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Can Claim Be Dismissed Because of Expiration of Statute of Limitations? – Christopher

“Dear Steve,

I received a Summons to appear in Civil Court. The Plaintiff is a collection agency, attempting to collect over $18,000. The Summons included a fax cover sheet from Chase Bank, with whom I had an account years ago. I live in Missouri, and the SOL for open accounts is 5 yrs. My credit report indicates that the account was “Charged off as bad Debt” in August of 2002. This comes from a TransUnion Credit Report. I really don’t know beyond the information from my credit report, how to produce evidence that supports my defense about the Statute of Limitations having expired. Do you have any advice?

Any assistance or advice is greatly appreciated. I am pretty scared about court–I’ve never been summoned before. Thank you! Question Can I defend myself in court, asking that the claim be dismissed, based on the expiration of the Statute of Limitations?

Christopher

I asked my friend Mike Killian to answer your question for you. I wanted to make sure you got an answer as quickly as possible as I’m a bit backed up at the moment. I’ll be watching the comments on this question and be around to help if you need me.

 

Dear Christopher,

Here are a couple of thoughts on your note. First of all the “charge off” comment on your report is nothing more than an accounting term for the creditor and has no meaning for you, the client. It is still a legal debt owed by you unless forgiven by a court. Secondly, you asked if you can defend yourself in court and yes you can. You can also ask that it be dismissed based on the expiration of the Statute of Limitations (SOL).

That does not mean you will win. You really need to ask an attorney familiar with SOL in your state to insure the type contract you think you have is in reality the correct type and with the correct amount of time on the SOL. For example, your particular state shows 10 years for “Written agreement that contemplates the payment of money…”. That may be what is being sought. Under those conditions you are still within the SOL.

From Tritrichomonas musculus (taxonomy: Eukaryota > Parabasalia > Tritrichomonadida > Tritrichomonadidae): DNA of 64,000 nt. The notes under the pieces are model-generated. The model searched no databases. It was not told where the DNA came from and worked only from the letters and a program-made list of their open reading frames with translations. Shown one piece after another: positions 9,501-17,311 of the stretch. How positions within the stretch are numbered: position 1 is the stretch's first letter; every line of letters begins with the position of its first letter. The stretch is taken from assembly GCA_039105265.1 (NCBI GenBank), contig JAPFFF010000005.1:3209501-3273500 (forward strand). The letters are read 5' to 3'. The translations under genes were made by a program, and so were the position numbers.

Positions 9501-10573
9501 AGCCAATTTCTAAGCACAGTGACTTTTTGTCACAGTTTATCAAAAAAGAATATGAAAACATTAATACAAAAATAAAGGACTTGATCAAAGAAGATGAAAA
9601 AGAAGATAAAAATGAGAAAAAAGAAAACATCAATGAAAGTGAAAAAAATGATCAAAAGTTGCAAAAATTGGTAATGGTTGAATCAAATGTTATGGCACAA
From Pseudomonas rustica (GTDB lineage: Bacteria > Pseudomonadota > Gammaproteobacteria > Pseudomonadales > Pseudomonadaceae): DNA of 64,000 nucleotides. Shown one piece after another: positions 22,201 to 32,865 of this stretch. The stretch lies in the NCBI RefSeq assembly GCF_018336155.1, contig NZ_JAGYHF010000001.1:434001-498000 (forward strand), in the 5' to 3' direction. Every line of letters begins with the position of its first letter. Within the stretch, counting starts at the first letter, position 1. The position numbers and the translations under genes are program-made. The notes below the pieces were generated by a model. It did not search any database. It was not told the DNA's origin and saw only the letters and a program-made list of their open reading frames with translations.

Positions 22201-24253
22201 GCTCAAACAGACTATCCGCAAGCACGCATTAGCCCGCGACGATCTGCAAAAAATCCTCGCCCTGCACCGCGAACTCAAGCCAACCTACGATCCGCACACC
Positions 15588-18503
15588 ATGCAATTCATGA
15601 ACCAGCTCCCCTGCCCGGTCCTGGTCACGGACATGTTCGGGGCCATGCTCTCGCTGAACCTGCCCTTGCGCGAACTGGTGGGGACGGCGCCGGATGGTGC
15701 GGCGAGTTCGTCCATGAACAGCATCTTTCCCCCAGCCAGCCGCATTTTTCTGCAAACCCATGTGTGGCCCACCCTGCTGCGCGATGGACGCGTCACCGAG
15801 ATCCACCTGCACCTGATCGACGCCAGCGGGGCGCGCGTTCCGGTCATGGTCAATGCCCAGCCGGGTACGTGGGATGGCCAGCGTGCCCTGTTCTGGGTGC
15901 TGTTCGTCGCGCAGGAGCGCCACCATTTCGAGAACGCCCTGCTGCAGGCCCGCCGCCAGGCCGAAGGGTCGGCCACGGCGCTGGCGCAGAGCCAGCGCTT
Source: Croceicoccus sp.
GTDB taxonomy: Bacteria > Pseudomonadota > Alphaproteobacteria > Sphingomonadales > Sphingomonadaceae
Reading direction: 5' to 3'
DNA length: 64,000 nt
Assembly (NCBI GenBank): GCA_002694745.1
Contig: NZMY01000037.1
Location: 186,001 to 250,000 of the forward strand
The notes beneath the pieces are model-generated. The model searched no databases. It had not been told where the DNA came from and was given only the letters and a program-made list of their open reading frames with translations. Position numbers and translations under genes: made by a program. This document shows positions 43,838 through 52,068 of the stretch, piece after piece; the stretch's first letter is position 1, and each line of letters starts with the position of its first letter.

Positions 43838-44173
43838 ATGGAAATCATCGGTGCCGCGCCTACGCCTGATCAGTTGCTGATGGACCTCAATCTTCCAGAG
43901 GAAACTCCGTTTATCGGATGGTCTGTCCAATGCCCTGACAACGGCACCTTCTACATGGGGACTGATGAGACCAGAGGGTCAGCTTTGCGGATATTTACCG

On the other hand I have known creditors to come after a client well after the SOL and even after it has dropped off the credit report. It is still a legally owed debt and can be collected. It is simply that the collection has very little to bite with since it already dropped off the credit report.

Especially if you might loose your court hearing, you could contact the creditor and see if any payment arrangements could be made for repayment. At a minimum, the only other recourse I can think of would be bankruptcy and you definitely want to consider your assets and liabilities for that one. To be safe I encourage you to talk to an attorney and get legal advice for your particular state.

Good luck,

Mike

If you have a credit or debt question you’d like to ask just use the online form. We are happy to help you totally for free.

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About Mike Killian

Mike Killian
Mike Killian is founder of Learning Credit and Debt Management. He has been writing and teaching about credit and debt management issues for over 12 years. His articles have been referenced by various members of the media, including MSNBC and The Motley Fool. Mike has also offered debt elimination seminars to businesses and community colleges for many years. He has an MS in counseling and is a nationally certified as a Personal Finance Counselor. Mike can be found at LearnCreditManagement.com/.

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